Nearly four years ago, the former executive director of the Portsmouth Humane Society, Christie Chipps Peters, started a TNR program for the feral cats received at the VA shelter. The program was a success in that it saved the lives of feral cats and the staff maintained the colony created by the release of the neutered, vaccinated cats in the woods behind the shelter. The problem was that the records for each of the cats involved in the TNR program were intentionally miscategorized as “adopted” with the adopter in each case being a shelter employee. In addition, the state of Virginia does not have a law on the books that officially addresses the practice of TNR:
The law dictates that animals brought into shelters can either be adopted, returned to their owners, transferred to another agency or euthanized.
To complicate matters further, it seems as if the city, which contracts with the Portsmouth Humane Society for animal control, views the obligation to accept feral cats differently from the HS board president, Rebecca Barclay:
The city’s contract with the Portsmouth shelter remains in question. City officials believe dealing with feral cats was part of the deal.
“We’re disappointed,” City Attorney George Willson said.
Barclay contends the animal shelter was never equipped to handle feral cats and that its staff should never have accepted them.
“Because feral cats are unadoptable,” Barclay said. “They do not have the potential to become pets.”
When shelter officials worked out the contract with the city, Barclay said, it was made clear the shelter would not accept feral cats.
Willson and City Manager John Rowe could not confirm that, but noted that the shelter has been accepting them from the beginning of the five-year contract, in 2010.
It appears that the city and the HS board president have been operating under opposing assumptions for years. And that the executive director of the HS was given free reign to address the issue as she saw fit. When Jenn Austin took over the ED position at the shelter in February 2013, she continued the existing TNR program.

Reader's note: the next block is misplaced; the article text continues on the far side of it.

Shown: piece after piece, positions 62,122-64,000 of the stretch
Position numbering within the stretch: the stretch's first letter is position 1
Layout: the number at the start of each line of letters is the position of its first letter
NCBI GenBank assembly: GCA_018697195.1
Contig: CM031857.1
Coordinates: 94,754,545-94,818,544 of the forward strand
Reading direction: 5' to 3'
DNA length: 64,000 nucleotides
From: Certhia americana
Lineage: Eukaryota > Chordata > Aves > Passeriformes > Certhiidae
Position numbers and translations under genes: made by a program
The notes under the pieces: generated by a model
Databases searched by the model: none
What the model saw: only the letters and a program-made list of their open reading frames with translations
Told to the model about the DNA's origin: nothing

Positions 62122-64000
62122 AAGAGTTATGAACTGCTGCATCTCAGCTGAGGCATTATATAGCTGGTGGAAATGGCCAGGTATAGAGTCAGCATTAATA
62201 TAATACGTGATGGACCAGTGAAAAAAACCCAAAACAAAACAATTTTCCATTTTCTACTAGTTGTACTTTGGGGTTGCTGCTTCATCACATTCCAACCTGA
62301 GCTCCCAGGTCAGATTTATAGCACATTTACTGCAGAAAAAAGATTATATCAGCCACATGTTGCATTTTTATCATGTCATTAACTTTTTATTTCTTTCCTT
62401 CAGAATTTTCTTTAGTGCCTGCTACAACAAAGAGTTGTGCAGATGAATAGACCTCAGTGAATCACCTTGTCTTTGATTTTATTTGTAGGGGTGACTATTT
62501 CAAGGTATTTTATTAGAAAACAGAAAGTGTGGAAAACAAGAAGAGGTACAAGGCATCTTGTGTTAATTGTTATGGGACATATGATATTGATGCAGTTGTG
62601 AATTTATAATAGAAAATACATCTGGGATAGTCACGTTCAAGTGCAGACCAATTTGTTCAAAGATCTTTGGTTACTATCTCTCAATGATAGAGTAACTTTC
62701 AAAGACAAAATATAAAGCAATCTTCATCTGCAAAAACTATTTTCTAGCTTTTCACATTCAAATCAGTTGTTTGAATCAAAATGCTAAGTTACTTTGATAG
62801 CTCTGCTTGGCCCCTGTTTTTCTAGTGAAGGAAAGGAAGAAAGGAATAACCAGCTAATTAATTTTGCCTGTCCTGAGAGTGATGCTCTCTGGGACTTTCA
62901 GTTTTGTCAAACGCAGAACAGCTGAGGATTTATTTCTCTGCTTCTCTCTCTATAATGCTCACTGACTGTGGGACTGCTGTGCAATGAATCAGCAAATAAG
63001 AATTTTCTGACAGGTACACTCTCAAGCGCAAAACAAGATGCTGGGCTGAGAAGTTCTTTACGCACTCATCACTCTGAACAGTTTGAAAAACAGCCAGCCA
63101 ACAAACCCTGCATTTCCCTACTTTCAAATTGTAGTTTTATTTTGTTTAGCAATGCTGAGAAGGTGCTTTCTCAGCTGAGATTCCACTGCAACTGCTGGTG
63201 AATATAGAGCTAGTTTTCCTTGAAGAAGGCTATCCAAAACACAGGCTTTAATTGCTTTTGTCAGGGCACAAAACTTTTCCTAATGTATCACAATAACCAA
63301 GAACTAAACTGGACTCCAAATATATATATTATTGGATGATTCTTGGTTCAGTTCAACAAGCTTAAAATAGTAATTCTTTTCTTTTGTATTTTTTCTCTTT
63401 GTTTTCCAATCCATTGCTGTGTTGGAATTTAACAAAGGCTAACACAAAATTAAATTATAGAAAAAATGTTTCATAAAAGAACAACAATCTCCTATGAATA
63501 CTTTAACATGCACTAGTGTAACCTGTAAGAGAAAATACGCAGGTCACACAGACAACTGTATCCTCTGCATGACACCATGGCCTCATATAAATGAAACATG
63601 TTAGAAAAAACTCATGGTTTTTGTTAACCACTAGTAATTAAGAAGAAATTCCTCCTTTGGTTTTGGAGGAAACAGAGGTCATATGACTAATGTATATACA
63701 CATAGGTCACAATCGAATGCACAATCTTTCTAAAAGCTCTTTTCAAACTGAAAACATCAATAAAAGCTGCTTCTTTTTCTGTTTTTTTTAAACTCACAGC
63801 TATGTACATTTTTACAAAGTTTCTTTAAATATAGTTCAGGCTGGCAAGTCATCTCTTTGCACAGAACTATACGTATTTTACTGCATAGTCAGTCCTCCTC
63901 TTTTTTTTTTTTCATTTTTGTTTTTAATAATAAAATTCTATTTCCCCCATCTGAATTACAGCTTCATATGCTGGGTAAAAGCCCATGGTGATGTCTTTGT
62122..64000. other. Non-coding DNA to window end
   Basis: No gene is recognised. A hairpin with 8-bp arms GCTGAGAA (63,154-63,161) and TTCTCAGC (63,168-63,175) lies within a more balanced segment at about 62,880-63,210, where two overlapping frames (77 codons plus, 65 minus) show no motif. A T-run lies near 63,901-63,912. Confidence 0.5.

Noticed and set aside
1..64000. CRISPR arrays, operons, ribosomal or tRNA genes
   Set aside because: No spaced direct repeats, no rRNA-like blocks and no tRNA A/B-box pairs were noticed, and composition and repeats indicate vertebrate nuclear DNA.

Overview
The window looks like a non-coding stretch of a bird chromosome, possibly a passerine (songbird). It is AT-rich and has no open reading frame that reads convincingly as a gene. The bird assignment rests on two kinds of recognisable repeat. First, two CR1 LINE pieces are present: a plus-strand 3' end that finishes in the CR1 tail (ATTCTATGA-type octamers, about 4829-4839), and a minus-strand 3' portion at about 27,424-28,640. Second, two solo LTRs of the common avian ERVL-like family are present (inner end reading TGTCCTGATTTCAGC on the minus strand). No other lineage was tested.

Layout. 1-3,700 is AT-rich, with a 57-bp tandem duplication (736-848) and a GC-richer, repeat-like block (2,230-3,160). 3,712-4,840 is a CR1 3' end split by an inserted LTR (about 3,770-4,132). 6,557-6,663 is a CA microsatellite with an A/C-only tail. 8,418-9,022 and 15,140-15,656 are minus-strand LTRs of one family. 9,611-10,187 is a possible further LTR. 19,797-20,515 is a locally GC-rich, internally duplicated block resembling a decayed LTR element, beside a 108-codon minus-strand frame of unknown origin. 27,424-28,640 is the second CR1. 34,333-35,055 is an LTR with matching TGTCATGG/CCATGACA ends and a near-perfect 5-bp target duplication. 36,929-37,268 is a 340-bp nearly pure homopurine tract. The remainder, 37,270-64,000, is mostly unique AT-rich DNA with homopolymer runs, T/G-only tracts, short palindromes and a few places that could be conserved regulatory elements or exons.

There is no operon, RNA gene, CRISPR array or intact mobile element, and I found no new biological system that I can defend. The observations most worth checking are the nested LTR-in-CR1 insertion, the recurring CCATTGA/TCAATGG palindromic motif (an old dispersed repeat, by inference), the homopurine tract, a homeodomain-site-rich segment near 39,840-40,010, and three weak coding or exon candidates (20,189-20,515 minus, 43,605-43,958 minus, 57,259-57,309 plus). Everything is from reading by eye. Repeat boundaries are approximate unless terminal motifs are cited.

On May 31, 2013, a former Portsmouth HS employee filed a complaint with the state about the miscategorization of records for cats involved in the TNR program. The state investigated and issued a fine:
The Virginia Department of Agriculture and Consumer Services has handed Portsmouth a $1,250 fine for several “critical failures to provide adequate care” at the shelter located at 4022 Seaboard Court.
In response, the city reacted in a reasonable manner:
Portsmouth City Manager John Rowe said Friday that he wasn’t aware of the shelter’s practice, but is reserving judgment on the matter. He said he plans to let the shelter and the state resolve it.
“They’re saying they’re in compliance with the law,” he said. “I’m not a judge.”
The HS board president however, claiming she was “shocked and appalled”, went Matrix on the shelter, firing the executive director, ordering the staff to stop accepting feral cats immediately and hiring a team of lawyers to defend the HS. Amidst this kind of hysteria, PETA was bound to smell blood in the water and their spokesman inserted herself into the melee in order to promote their Yay for Killing Cats agenda. PETA, which actively seeks out homeless cats and dogs and kills nearly every one they get their hands on, supports TNR – when it’s for deer. But the practice they call a “humane alternative” for controlling deer populations somehow doesn’t apply to wild cats. Cats must die. All die!!!!!!!!!!!!!!!!!11!!!
I hate to bring reason back into the picture here but I’m wondering if this whole issue couldn’t simply be solved by the city putting an ordinance on the books that addresses TNR. (Virginia is a home rule state.) Then the city could still have a place to bring its feral cats and the shelter could provide care for them while correctly categorizing the cats’ records as TNR. The board president lady and PETA can still have their pearl-clutching tea party where they can hyperventilate to Polly Prissypants about the horror of community cats being neutered, vaccinated, and allowed to live.
In the meantime though, the Portsmouth Humane Society staff will still be allowed to maintain the colony established in the woods behind the shelter. Recommendations on how to remove the colony without killing the cats are reportedly being sought.
(Thanks Clarice for the links.)